The town on the north shore was now to enjoy a period of happy tranquility, enlivened from time to time by holidays and feasts which were always observed, and little were the inhabitants troubled by feud or quarrel.
The number of houses had grown to be between 3o and 4o, grouped around the stone house like chickens nestling about their mother. These all were exclusive of the Fort buildings which had been erected on the east bank of what is known as the Fort Creek, the graveyard of which now adjoins St. John’s Anglican Church.
Mr. Severight, who had been Bourgeois under the North West Company, became the Factor of the amalgamated concerns when, in 1823, the North West and Hudson’s Bay Companies joined forces, and he filled in his time when not on duty, with a round of calls and dinner parties, now at the American barracks, now at Johnston’s and again at Armitinger’s or at Schoolcraft’s, to which gatherings and their complimentary returns all eligible people were invited.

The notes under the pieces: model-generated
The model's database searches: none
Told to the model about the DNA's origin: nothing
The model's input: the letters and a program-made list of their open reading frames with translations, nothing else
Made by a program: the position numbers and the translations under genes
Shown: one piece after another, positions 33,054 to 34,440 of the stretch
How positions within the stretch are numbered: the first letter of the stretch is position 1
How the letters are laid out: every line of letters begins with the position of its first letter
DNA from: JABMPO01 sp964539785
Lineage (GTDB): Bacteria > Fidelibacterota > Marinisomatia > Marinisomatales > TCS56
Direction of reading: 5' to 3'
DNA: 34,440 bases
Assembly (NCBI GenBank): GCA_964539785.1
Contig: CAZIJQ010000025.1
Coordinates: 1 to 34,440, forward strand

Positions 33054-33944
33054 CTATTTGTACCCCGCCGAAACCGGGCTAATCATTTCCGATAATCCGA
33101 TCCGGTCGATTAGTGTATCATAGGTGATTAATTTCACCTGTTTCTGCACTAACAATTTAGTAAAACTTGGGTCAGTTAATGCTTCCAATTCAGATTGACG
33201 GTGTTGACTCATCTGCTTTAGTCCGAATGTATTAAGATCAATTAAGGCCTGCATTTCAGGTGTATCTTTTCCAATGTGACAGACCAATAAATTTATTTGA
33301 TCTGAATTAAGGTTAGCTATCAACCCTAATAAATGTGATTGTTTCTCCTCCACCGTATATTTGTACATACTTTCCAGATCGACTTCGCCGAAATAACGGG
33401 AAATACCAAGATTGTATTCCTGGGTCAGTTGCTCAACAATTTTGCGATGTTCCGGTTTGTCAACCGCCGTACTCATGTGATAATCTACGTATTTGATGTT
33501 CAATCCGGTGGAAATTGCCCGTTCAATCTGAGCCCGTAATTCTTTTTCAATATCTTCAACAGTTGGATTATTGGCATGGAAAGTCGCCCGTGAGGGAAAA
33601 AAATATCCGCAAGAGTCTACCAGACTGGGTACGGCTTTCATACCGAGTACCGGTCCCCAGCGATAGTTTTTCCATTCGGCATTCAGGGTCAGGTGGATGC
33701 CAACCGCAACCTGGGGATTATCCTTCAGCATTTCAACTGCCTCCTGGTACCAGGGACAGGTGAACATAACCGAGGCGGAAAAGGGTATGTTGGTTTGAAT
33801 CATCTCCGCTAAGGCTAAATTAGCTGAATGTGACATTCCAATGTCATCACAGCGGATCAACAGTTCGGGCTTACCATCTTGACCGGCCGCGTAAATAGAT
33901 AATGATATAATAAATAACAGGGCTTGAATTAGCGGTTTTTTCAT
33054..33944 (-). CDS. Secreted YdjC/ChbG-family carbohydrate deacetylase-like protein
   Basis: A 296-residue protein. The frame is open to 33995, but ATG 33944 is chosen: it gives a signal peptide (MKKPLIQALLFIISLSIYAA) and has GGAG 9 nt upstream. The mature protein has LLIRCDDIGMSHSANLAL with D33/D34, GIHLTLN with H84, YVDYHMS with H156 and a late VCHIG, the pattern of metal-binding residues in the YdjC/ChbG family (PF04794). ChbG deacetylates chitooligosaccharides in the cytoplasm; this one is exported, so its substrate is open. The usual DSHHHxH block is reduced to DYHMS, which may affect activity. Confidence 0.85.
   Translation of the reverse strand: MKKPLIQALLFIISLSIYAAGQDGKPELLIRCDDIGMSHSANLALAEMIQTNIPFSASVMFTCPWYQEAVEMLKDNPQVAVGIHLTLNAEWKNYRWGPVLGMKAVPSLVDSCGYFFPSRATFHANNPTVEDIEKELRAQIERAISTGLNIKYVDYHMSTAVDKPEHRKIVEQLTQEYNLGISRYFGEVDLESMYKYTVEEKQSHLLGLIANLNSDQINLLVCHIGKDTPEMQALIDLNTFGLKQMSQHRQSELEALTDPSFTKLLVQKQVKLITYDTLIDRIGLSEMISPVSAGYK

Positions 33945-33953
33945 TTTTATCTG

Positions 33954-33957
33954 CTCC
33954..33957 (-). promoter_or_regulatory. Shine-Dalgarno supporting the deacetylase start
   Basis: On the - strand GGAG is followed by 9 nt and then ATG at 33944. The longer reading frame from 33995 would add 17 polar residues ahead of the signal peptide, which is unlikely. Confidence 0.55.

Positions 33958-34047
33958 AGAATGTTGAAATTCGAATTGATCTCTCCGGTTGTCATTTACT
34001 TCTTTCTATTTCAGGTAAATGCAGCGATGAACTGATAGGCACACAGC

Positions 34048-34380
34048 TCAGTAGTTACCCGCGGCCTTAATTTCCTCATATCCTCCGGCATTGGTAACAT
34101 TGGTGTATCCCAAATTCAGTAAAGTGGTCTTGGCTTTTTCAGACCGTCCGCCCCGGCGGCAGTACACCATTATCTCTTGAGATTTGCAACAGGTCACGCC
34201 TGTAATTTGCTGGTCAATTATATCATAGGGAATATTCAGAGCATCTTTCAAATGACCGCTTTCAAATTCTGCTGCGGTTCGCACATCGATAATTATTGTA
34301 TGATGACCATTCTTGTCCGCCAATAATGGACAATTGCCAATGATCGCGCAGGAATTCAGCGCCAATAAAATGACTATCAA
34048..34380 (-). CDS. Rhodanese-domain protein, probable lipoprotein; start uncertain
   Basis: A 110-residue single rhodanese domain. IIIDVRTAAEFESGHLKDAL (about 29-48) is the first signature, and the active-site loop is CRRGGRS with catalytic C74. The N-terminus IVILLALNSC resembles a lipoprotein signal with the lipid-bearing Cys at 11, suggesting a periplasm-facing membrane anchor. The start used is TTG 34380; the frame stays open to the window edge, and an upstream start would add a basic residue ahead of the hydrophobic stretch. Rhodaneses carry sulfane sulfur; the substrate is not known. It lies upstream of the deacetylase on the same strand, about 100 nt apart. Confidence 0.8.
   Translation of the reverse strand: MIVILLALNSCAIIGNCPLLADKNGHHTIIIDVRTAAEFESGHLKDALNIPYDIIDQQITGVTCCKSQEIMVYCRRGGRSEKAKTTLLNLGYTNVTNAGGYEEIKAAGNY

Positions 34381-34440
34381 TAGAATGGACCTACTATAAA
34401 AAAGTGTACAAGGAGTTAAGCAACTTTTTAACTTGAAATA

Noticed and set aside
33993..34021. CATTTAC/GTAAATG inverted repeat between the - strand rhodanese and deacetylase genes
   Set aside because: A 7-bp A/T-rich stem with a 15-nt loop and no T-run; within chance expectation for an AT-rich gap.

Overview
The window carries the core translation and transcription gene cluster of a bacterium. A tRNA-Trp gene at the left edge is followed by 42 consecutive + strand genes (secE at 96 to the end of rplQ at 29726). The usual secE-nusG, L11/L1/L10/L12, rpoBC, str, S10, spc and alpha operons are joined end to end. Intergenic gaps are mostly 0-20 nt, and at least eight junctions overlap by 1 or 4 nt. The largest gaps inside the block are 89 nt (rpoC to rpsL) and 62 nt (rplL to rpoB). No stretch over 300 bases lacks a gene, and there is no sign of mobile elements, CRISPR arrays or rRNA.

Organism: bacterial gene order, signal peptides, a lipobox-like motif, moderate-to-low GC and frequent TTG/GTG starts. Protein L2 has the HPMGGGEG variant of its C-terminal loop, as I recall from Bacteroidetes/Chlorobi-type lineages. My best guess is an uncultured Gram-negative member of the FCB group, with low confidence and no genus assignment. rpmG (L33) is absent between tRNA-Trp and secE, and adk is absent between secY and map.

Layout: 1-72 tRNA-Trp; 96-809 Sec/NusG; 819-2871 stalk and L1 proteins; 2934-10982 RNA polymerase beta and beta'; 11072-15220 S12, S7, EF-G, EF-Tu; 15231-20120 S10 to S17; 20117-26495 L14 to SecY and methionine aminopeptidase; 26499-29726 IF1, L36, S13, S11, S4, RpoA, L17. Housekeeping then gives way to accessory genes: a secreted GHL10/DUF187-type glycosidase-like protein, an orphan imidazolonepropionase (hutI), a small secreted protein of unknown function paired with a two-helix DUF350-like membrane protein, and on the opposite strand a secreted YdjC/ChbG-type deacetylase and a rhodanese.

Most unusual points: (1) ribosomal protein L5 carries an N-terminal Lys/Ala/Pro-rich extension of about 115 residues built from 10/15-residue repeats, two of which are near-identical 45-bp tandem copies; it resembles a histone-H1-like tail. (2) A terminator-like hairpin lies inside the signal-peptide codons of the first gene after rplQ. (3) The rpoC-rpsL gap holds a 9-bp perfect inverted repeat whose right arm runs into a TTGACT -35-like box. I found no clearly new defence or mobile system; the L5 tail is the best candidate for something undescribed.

Schoolcraft, although taking occasion in his diaries to point out his disdain for these happy relaxations, nevertheless seems never to have missed an opportunity of being present with the rest. So much for the magnetism of a jolly party.
The Trading Post, less busy than in former times, when under the Frobishers and McTavishes, found labour for fewer men for now all supplies went by way of Hudson’s Bay to the interior as did the peltries which reached the outer world via Hudson’s Bay and England.